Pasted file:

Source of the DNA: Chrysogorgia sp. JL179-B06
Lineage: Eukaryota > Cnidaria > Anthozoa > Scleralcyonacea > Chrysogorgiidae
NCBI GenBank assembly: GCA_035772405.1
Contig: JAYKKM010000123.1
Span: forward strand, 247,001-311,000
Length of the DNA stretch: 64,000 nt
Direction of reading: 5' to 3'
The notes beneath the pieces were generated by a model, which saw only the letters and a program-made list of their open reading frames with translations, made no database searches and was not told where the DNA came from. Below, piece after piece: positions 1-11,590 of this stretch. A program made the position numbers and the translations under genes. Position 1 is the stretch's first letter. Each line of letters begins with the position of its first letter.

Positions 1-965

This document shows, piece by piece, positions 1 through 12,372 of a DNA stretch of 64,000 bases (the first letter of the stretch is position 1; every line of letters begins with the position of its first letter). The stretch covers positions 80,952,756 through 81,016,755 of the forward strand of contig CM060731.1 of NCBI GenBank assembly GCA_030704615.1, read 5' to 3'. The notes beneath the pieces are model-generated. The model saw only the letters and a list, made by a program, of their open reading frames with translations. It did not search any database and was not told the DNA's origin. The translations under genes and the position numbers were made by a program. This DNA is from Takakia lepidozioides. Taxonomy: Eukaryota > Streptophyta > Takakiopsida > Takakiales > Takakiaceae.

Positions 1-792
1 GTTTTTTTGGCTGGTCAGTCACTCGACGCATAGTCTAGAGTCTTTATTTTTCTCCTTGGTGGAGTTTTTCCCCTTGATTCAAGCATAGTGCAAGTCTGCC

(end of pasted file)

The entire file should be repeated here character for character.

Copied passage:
Source of the DNA: Chrysogorgia sp. JL179-B06
Lineage: Eukaryota > Cnidaria > Anthozoa > Scleralcyonacea > Chrysogorgiidae
NCBI GenBank assembly: GCA_035772405.1
Contig: JAYKKM010000123.1
Span: forward strand, 247,001-311,000
Length of the DNA stretch: 64,000 nt
Direction of reading: 5' to 3'
The notes beneath the pieces were generated by a model, which saw only the letters and a program-made list of their open reading frames with translations, made no database searches and was not told where the DNA came from. Below, piece after piece: positions 1-11,590 of this stretch. A program made the position numbers and the translations under genes. Position 1 is the stretch's first letter. Each line of letters begins with the position of its first letter.

Positions 1-965

This document shows, piece by piece, positions 1 through 12,372 of a DNA stretch of 64,000 bases (the first letter of the stretch is position 1; every line of letters begins with the position of its first letter). The stretch covers positions 80,952,756 through 81,016,755 of the forward strand of contig CM060731.1 of NCBI GenBank assembly GCA_030704615.1, read 5' to 3'. The notes beneath the pieces are model-generated. The model saw only the letters and a list, made by a program, of their open reading frames with translations. It did not search any database and was not told the DNA's origin. The translations under genes and the position numbers were made by a program. This DNA is from Takakia lepidozioides. Taxonomy: Eukaryota > Streptophyta > Takakiopsida > Takakiales > Takakiaceae.

Positions 1-792
1 GTTTTTTTGGCTGGTCAGTCACTCGACGCATAGTCTAGAGTCTTTATTTTTCTCCTTGGTGGAGTTTTTCCCCTTGATTCAAGCATAGTGCAAGTCTGCC